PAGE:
25 Substantially faster is needed to eliminate open defecation, especially in Southern Asia and subsaharan Africa Keeping up with population growth Is on water and sanitation keeping up with population growth? Population growth has varied greatly by developing region. In Eastern Asia, the population has increased by a fifth ( per cent) since, whereas in subsaharan Africa it has almost doubled ( per cent), and in Oceania it has increased by per cent. In the latter two regions the increase in access to sanitation has not kept up with population growth, with only per cent of the additional population gaining access in each region (Fig. ). Fig. Trends in population practising open defecation, by region as in subsaharan Africa. However, the number of people practising open defecation in Southern Asia has declined only moderately, from million in to million in, a reduction of just per cent (Fig. ). During the same period the number of people practising open defecation has actually increased in subsaharan Africa, and the region now accounts for a greater share of the global total than in. All other regions recorded a reduction in open defecation in population terms between and. SOUTHEASTERN ASIA SOUTHERN ASIA SUBSAHARAN AFRICA OTHER REGIONS EASTERN ASIA LATIN AMERICA AND CARIBBEAN Population growth has outpaced gains in sanitation and drinking water coverage, especially in urban areas National Sanitation Urban Sanitation National Water Urban Water Eastern Asia Southeastern Asia Northern Africa Latin America and the Caribbean Caucasus and Central Asia Western Asia Southern Asia Oceania SubSaharan Africa Caucasus and Central Asia Latin America and the Caribbean Eastern Asia Western Asia Northern Africa Southeastern Asia Southern Asia Oceania SubSaharan Africa Eastern Asia Southern Asia Southeastern Asia Latin America and the Caribbean Western Asia Northern Africa Caucasus and Central Asia SubSaharan Africa Oceania Caucasus and Central Asia Latin America and the Caribbean Southern Asia Southeastern Asia Eastern Asia Western Asia Oceania Northern Africa SubSaharan Africa Fig.... Keeping Up Keeping Up Ratio of population gaining improved water and sanitation to population increase ( ) Section A: Progress Update and MDG Assessment Progress on sanitation, Population growth in urban areas has been a key feature of population dynamics in all regions, with the most pronounced changes taking place in four regions where the urban population has more than doubled: subsaharan Africa (an increase in urban population of per cent), Eastern Asia ( per cent), Southeastern Asia ( per cent) and Western Asia ( per cent). In Eastern Asia, gains in access to drinking water and sanitation not only kept up with, but far exceeded, population growth. By contrast, subsaharan Africa registered a decline in water or sanitation coverage in urban areas in out of countries.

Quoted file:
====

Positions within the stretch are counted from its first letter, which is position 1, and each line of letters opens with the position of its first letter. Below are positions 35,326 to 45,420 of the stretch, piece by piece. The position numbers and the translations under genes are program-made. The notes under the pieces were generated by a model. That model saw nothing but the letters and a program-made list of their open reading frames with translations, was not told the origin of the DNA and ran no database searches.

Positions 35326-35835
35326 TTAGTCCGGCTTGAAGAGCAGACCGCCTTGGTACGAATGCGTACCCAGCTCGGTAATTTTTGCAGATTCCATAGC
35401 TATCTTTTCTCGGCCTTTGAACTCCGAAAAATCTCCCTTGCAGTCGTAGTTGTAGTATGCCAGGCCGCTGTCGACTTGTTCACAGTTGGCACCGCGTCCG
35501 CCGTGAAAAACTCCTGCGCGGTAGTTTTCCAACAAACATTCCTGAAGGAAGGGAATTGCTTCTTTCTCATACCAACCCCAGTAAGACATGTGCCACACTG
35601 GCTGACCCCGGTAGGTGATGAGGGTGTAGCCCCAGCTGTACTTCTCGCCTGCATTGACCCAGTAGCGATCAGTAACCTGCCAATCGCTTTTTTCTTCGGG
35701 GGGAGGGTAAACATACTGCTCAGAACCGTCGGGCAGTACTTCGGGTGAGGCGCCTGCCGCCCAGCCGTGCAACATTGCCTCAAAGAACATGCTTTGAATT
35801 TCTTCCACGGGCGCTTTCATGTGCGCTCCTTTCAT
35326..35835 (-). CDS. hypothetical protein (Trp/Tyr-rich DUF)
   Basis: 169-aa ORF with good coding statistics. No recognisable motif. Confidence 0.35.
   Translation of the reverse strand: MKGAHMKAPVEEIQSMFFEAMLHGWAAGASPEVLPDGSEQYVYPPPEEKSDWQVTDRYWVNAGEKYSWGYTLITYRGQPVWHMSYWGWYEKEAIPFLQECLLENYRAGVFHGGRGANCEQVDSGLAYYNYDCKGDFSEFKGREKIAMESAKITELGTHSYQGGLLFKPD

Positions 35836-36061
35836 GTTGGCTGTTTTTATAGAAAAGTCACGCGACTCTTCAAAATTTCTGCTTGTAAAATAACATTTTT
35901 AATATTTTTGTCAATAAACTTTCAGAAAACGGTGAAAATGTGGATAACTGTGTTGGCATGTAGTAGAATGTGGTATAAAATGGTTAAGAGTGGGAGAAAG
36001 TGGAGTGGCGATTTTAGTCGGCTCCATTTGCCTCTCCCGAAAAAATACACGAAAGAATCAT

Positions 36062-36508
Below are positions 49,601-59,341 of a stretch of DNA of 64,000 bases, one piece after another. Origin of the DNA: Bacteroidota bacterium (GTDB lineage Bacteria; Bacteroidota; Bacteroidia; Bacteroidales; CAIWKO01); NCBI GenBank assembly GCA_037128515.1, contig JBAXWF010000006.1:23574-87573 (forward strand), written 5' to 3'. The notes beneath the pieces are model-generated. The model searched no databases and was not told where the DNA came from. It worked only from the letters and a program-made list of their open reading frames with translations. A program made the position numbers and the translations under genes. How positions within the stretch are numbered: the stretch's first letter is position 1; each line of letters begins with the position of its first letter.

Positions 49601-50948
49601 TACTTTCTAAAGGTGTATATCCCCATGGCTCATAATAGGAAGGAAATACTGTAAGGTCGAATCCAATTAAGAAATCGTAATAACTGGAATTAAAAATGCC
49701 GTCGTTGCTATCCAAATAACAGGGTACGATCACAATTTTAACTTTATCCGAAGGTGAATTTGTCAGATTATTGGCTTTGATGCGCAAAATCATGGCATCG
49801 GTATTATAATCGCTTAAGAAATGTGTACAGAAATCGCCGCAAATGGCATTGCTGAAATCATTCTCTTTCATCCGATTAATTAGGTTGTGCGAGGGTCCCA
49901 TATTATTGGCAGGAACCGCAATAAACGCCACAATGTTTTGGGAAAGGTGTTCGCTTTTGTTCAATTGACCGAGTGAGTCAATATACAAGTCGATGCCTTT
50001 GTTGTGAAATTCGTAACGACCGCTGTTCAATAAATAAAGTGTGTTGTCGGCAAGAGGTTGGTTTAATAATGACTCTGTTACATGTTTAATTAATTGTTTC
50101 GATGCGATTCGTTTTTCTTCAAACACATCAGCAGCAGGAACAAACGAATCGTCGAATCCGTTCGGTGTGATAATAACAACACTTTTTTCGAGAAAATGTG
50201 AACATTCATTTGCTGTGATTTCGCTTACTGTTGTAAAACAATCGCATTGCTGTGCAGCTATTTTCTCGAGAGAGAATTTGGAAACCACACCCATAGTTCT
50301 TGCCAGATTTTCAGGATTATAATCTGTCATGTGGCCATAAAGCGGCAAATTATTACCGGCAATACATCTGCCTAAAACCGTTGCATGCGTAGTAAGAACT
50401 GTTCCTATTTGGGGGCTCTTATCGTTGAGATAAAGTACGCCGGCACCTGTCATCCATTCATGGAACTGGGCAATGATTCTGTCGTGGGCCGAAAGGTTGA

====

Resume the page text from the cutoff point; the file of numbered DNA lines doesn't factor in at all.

26 Progress Update and MDG Assessment Progress in Reducing Inequalities Between Rich and Poor Update and MDG Assessment In previous reports, the JMP has drawn attention to inequalities in access to drinking water and sanitation between rural and urban areas, rich and poor, and other groups and the general population. The MDG target called for countries to halve the proportion of the population without access, but it is important to ask who has benefited from made during the MDG era, and who has been left behind. An equity tree (Fig. ) is a useful way of visualizing multiple overlapping inequalities in access to water and sanitation between regions of the world, among countries within a region, between rich and poor, and between urban and rural areas within a given country. The example in Fig. shows that the poorest fifth of the rural population in Kazakhstan has the same level of piped water coverage as subsaharan Africa. Inequalities between rich and poor are found in all countries. In those countries where data from national surveys allow for the classification of households into wealth quintiles, it is possible to analyse inequalities in access to drinking water and sanitation between rich and poor in rural and urban areas. Analysis of trends is particularly important in order to assess whether inequalities in access and service levels are being ively reduced over time. Trends in coverage by wealth quintile can be analysed for countries in most developing regions over the period Years Progress on Sanitation and Drinking Water Access to piped water on premises depends on location and wealth, as shown in Kazakhstan Piped water on premises (%) World Armenia Richest urban Latin America and the Caribbean Western Asia Northern Africa Belarus Georgia Urban Eastern Asia Azerbaijan Poorest urban Kazakhstan Caucasus and Central Asia Kyrgyzstan Republic of Moldova Richest rural Uzbekistan Tajikistan Southeastern Aisa Southern Asia Rural Oceania SubSaharan Africa Poorest rural Fig. Equity tree for piped water on premises, Kazakhstan